Everybody laughs, and the road manager goes over to his briefcase, hauls out a battered Colt 45 automatic and racks a round into the chamber, clicking the safety on.  this is, for most of the history of country music, business as usual.  Pick up the gate money from the show promoter or the club owner, stuff the cash in a briefcase and walk it back to the bus, or whichever beat-up car or truck was carrying the freight.  The hardware, of course, was for that long, dark walk back to the bus, but it didn’t hurt for your average sleazypromoter to understand that this was serious business.

Other money came from song royalties and record company advances — no one ever expected the record company to sell enough records to pay off the advance — but it seemed like magic money, to be spent just about as quickly as a person could.   For people like Willie Nelson, the money got bigger.  Unimaginably bigger.  Once the Outlaw Train began rolling, around 1976, there was no stopping it.

Everybody, though, did start casting around for a conductor.

For Willie and Waylon Jennings, the conducter came in the form of a hot-shot New York music business wiz named Neil Reshen, who signed on as manager to both Willie and Waylon.  Reshen brought a shock of negotiating to small town Nashville.

“Why are they afraid of him?” Waylon told me when I was working on the Outlaws book back in the 1970’s.  “Cause he knows where all the bodies are buried, man!  I tell him, ‘You’re my old mean, dog.  I got you on a chain over there, and every once in a while I’m gonna pull it and you just bite.”

Unfortunately, the chain proved to be a speck too long, allowing the “ole mean dog” to bite the hand that held it.

“I can’t be sure the taxes are paid and records kept and also write songs and play music,” Willie says. “At some point you have to trust somebody.  And that’s always dangerous.”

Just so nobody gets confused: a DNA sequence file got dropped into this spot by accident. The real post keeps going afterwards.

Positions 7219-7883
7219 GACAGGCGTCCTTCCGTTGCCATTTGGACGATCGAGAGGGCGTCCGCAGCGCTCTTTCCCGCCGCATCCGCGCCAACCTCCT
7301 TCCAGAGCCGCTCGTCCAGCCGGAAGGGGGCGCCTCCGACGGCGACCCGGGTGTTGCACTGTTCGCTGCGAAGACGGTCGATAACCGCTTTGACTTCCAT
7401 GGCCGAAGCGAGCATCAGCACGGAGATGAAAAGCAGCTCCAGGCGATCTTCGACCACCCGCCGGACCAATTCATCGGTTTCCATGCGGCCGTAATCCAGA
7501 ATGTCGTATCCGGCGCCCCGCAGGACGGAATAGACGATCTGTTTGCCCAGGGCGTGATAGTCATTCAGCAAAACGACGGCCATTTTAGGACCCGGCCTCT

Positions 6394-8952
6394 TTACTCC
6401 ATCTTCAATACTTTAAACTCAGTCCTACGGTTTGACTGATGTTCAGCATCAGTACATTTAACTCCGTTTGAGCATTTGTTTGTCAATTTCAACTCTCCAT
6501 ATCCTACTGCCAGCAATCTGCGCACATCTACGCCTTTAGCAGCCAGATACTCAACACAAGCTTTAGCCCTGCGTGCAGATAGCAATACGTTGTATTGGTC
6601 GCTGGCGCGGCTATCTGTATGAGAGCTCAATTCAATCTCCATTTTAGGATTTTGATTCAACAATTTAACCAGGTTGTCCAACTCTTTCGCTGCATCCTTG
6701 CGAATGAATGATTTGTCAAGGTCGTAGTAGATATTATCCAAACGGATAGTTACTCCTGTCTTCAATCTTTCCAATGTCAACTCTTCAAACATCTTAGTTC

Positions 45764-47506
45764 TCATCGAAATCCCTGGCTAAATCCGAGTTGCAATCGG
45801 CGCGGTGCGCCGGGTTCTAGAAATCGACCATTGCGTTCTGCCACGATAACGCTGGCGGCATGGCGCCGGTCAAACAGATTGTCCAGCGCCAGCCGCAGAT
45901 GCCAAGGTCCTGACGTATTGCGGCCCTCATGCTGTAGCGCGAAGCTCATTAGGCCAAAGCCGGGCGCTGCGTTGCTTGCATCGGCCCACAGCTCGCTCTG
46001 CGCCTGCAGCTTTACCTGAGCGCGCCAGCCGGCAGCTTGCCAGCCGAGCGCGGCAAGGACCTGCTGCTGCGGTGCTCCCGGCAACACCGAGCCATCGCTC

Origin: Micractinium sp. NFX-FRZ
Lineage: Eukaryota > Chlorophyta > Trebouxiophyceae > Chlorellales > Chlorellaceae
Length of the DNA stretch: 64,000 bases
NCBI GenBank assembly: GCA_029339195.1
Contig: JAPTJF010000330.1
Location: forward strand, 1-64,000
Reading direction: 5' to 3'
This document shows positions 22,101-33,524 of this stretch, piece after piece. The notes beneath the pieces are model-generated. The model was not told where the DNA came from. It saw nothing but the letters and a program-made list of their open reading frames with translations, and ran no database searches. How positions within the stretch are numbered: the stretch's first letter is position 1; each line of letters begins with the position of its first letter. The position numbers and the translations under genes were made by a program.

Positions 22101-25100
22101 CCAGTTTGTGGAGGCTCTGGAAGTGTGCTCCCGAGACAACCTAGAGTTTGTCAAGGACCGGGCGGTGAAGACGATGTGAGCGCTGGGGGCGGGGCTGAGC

Wilie broke with Reshen in 1978 and sued him two years later.  Onc particularly bitter point of contention being that, according to Willie, one of his manager’s prime dutie was filing Willie’s retruns and taking care of the taxes, something Reshen disputes.

Even more controversy swirled around the famous Fourth of July Picnics.  Willie has been concerned with Reshen’s handling of the events, and there were serious questions of where the money went.  Willie claimed that was something he’d like to know.  So did the IRS.

Willie’s troubles continued to escalate.  All his financial records for the 1975 through 1978 — the Outlaw Years — had been destroyed, and the IRS is aking $2 million for those years, according to Draper.  Willie and new manager Mark Rothbam went to one of the top accounting firms in the world, Price-Waterhouse, for financial hlep and advice.

What followed there, as evidenced bya 1990 lawsuit by Willie against Price Waterhouse, was nothing short of falling out of the frying pan and into the fire.  A serious of disastrous tax-deferred investments left Willie in worse tax shape than ever.  In 1984, the IRS began getting serious, demanding taxes due from the mid-1970’s, and tax notices began snow-balling.

And now we’re in Nashville where “America’s favorite outlaw” and Kris Kristofferson, in jeans and ragged T-shirts, are on the set of a television show performing to the vast chasm of the Operyhouse.

“They wanted us to wear tuxedos,” Kristofferson says later.  “Ha ha.”  Somethings, I suppose, never change.

Willie sings his barroom anthem, “Whiskey River,” and Kristofferson sings, “Me and Bobby McGee.”  Also, when he gets to the refrain of “Freedom’s just another word for nothing left to lose,” he pauses.  “Just ask Willie,” he adds.  The crowd gives an appreciative laugh.

We are on the bus later, and we are laughing.  Kristofferson is telling Kris stories, Rothbaum is doing business and the whole bus has the atmosphere of an old club.  Earlier, I’d grabbed Rothbaum and asked how things were really going.

“Willie’s Willie,” he said, shrugging his shoulders.

I grab Willie and tow him to the back of the bus.  We sit on the edge of the bed.  Willie with his hands clasped and his uncanny ability to tune out the entire rest of the world.

“How do you survive in all this crap?” I ask.

“I maybe even thrive in all this crap,” he says.

“Has it been pretty hard on you?”

“Not on me, Michael.  A lot of people worry about me, and it’s been hard on them.  I haven’t noticed any major changes in my life… You know, the road is really the only safe haven.  Once I get stopped in one place too long, I get in all kinds of trouble.”

“You told me once that it was hard to write when things were going too good…”